Dried blossoms lean against crystal vases on white tablecloths; ornate chandeliers bathe the high-ceilinged hall in an amber glow; and scents of fenugreek, cumin, and other spices from northern and southern Indian recipes waft from Madras Exotic Indian Cuisine kitchen. The cooking staff bakes tandoori chicken, lamb, and vegetables in an authentic clay tandoor oven, and trains vegetables to assume formations atop flavored basmati-rice platters in the biryani tradition. Chefs also prepare meals to halal standards, and craft additional culinary fusions with Desi Chinese dishes. The culinary crew can pair mains with an array of sides such as six varieties of fresh-baked naan and other breads, and serve desserts in brass, footed vessels for a more delicious finale than samosa-shaped fireworks. Chefs lay out a wider range of their creations at Sunday buffets, when heated chrome containers perched atop linen-draped tables hold steaming meats, seafood, and vegetarian stews.
It can be difficult to track where your produce is coming from when it’s often exchanged between far-flung middlemen and carried inside food trucks used to transport commando teams. The Urban Farmer attempts to simplify that supply chain for Broward Country, connecting eaters to the land and helping to expand the slow-food movement with an urban farm and education center. More than 10,000 veggie plants stretch upwards from their vertical hydroponic system, waiting to be displayed to visitors and sold at a monthly Green Market. The [CSA program] http://gr.pn/IPqYVe) blends Urban Farmer produce with crops from trusted Florida farms, with all produce clearly identified so recipients know exactly where their food comes from. The Urban Farmer also sells products such as Earthbox and vertical gardening kits that facilitate backyard gardening and encourage home farmers to learn their tomatoes’ favorite bedtime stories.
For more than three decades, Cypress Nook Restaurant's owners Isle Wenttengel and Michael Gerike haven't changed much. Adhering to old-world traditions with a menu of rustic Bavarian cuisine, they still maintain their restaurant inside an old stucco house, exemplifying the kind of cozy familiarity apparent everywhere, from lacey curtains to plates of frankfurters. During evenings, the dinner menu catalogs handcrafted spaetzle, knockwurst with German potato salad and kraut, and slices of homemade key lime pie.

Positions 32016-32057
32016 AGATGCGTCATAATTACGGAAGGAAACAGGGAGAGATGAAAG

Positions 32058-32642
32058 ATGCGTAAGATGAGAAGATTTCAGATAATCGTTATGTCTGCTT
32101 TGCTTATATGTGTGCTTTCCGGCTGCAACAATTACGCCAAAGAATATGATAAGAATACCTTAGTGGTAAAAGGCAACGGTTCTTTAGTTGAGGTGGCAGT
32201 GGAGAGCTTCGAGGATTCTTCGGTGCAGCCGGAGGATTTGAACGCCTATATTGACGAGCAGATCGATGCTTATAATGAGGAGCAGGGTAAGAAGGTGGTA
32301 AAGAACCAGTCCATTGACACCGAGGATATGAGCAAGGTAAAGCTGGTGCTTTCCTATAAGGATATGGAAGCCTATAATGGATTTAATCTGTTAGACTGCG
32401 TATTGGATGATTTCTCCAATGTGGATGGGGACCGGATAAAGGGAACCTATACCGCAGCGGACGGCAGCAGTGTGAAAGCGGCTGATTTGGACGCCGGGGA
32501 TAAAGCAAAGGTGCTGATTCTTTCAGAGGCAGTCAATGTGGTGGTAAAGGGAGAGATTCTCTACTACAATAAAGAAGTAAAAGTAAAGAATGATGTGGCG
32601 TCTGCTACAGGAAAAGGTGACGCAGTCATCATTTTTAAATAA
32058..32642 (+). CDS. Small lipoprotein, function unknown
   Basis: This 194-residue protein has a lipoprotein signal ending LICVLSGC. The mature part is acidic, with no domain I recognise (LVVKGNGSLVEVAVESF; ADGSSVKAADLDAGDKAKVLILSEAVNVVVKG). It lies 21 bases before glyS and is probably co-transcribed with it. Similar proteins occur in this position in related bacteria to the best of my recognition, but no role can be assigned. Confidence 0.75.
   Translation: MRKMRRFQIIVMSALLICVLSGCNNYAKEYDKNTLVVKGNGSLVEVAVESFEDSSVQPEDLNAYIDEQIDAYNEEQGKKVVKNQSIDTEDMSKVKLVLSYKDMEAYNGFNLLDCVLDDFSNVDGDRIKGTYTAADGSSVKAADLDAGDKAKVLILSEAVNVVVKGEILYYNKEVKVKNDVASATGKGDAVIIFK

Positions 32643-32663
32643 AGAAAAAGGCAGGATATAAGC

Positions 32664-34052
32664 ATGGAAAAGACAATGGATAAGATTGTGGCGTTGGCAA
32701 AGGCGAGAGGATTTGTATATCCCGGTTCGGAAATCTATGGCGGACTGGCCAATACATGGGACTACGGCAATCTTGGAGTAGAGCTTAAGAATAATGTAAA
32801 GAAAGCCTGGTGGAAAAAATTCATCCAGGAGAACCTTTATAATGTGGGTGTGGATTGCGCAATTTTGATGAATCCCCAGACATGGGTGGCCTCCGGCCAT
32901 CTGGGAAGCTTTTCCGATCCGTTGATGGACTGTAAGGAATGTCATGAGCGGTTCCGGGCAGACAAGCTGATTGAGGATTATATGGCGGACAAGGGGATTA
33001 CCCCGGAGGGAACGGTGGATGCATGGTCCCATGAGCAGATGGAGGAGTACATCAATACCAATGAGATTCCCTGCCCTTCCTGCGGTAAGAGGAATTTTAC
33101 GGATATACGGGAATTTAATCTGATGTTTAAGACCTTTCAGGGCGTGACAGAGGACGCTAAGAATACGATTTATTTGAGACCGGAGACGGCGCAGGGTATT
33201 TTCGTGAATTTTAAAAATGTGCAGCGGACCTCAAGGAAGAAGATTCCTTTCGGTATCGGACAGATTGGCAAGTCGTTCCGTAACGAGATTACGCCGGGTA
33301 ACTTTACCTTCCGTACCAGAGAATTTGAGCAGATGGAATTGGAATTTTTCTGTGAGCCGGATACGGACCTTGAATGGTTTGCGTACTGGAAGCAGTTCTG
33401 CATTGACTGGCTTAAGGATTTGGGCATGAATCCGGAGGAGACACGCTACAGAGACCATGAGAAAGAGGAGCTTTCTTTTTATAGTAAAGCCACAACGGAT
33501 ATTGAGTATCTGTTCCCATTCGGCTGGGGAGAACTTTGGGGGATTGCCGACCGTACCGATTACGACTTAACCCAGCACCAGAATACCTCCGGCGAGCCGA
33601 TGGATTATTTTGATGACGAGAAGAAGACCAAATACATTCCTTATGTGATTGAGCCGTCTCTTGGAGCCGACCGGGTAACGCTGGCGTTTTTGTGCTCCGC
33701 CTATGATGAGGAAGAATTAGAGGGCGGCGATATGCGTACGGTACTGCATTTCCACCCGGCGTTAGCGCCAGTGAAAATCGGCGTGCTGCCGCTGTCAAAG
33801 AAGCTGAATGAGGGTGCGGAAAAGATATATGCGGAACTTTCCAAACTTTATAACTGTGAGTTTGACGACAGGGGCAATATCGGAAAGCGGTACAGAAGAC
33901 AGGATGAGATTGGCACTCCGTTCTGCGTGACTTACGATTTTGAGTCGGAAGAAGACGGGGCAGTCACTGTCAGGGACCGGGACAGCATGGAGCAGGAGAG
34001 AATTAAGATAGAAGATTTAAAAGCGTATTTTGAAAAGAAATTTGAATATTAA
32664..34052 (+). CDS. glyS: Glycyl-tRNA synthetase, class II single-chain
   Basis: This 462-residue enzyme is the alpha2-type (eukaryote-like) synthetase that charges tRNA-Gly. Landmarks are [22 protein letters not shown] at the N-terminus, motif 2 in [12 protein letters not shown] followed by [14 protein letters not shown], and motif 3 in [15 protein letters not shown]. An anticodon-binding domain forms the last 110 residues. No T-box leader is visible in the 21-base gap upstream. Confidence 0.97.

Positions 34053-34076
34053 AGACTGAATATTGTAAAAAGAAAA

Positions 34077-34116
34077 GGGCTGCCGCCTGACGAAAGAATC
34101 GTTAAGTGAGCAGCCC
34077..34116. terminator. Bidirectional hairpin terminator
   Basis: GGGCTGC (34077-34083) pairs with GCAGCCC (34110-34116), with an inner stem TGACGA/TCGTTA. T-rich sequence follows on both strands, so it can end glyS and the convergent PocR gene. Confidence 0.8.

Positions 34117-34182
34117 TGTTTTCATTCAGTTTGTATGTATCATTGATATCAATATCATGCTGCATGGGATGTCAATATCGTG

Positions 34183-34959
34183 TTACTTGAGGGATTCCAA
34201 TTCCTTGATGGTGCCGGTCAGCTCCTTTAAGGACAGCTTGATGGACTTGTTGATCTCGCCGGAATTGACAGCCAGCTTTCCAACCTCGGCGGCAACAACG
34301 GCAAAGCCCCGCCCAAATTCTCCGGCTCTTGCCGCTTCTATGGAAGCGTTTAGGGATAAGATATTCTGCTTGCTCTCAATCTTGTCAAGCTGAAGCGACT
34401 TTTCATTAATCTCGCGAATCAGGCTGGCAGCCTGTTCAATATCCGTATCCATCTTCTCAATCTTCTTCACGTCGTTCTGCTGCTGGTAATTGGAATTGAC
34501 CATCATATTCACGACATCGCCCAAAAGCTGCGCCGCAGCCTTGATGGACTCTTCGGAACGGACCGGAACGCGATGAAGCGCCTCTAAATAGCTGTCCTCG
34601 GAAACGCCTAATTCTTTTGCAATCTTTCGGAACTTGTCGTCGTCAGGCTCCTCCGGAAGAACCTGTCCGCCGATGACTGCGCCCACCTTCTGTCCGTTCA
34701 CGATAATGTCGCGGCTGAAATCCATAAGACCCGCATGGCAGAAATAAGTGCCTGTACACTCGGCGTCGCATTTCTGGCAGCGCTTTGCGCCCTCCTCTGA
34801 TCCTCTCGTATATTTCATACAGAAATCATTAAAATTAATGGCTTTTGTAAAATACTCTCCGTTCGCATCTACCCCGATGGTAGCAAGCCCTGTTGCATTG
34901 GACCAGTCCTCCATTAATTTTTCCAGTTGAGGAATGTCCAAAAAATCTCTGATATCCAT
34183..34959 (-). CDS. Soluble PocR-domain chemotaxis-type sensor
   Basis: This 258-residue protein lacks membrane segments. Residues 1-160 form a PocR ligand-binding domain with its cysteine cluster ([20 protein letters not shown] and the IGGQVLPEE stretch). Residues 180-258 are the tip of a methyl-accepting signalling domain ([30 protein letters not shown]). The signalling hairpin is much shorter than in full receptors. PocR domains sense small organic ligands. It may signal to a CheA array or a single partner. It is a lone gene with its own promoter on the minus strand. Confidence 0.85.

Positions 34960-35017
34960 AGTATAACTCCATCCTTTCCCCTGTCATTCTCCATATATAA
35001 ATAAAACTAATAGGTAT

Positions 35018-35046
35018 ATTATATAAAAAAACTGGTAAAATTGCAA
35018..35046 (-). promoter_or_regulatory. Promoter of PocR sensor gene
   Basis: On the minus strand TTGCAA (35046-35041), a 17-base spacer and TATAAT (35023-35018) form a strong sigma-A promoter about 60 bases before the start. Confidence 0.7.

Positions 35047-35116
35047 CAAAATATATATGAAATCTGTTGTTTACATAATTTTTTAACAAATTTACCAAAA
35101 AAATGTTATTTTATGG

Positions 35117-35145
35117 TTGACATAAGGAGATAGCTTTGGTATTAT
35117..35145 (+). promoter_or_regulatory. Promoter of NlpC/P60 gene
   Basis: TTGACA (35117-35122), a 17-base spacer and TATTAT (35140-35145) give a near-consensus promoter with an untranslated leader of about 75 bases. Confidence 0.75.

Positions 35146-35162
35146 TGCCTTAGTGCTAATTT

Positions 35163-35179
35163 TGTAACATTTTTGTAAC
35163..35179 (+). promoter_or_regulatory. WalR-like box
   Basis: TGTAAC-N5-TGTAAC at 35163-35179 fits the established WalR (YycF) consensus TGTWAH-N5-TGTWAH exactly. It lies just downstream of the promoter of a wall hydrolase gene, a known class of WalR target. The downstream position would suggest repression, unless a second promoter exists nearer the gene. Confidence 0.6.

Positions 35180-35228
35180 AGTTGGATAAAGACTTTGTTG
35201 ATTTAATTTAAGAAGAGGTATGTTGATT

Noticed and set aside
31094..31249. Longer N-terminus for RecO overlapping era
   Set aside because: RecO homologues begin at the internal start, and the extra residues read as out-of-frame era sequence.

Rocket Pizza and Pasta’s dedicated dough slingers zap away hunger pangs with an extensive menu of Italian favorites. Diners can go it alone with a pasta entree such as jumbo stuffed shells with marinara and mozzarella ($9.99) or bribe an entire quintet of space mercenaries with a family-size carryout portion of spaghetti and meatballs, served with a large dinner salad and cheesy bread ($31.99). Weary rocketeers fuel up with the tuscan steak—a tender filet mignon grilled with olive oil and black pepper, smothered beneath a mushroom brandy sauce and parmesan cheese ($14.99 for a single portion)—as choosy chewers craft the perfect pie, selecting from three crusts, three sauces, seven cheeses, and 22 toppings, including sliced steak and fresh spinach ($10.99 for a large cheese; $1.75 for each additional topping).
A shroud of fog surrounds Nitro Ice Cream & Frozen Yogurt's staff members, who employ chilly liquid nitrogen to concoct smooth and thick custom treats in a futuristic-themed setting. The creamery—recently featured in the New York Daily News—invites clientele to experiment with combinations and invent vaccines against brain freeze using a wide range of flavors, colorings, and an unlimited supply of mix-ins. The process begins by choosing a base ice-cream flavor such as vanilla, chocolate, or mint, which can be prepared from soymilk, non-fat yogurt, organic ingredients, or sorbet. After choosing the coloring and mix-ins—which include oreos, Kit Kat bars, and gummy bears—the mad doctors transmute the ingredients into a creamy mélange with an industrial blender and a liberal application of liquid nitrogen, all the while shrouded in a safe-yet-spooky fog. Visitors can also expand their palate without stretching out their tongue by tasting eclectic fixtures such as the Bacon 'n Eggs—a nutritious breakfast of bacon ice cream and a candy gummy egg.
The culinary crafters at French Quarter Bar & Grill curtail spells of hunger with a menu of New Orleans cuisine derived from Cajun and French influences. Open a festival of flavor with an appetizer of flame-grilled black-and-blue oysters, which are sprinkled with a Cajun seasoning and crumbled blue cheese ($9.95), while sipping a tasty libation, such as an Argentinean malbec ($6). Entree options range from the spicy shrimp creole ($14.95) to the lightly breaded, thin-cut fried catfish ($13.95). The Canal Street burger ($9.95), fused with Cajun and barbecue seasoning, corn salsa, a pair of bacon slices, melted cheddar, and a duo of onion rings suitable to be worn on a thick or gloved finger, can be augmented with a plaudit-worthy Kendall Jackson chardonnay ($10).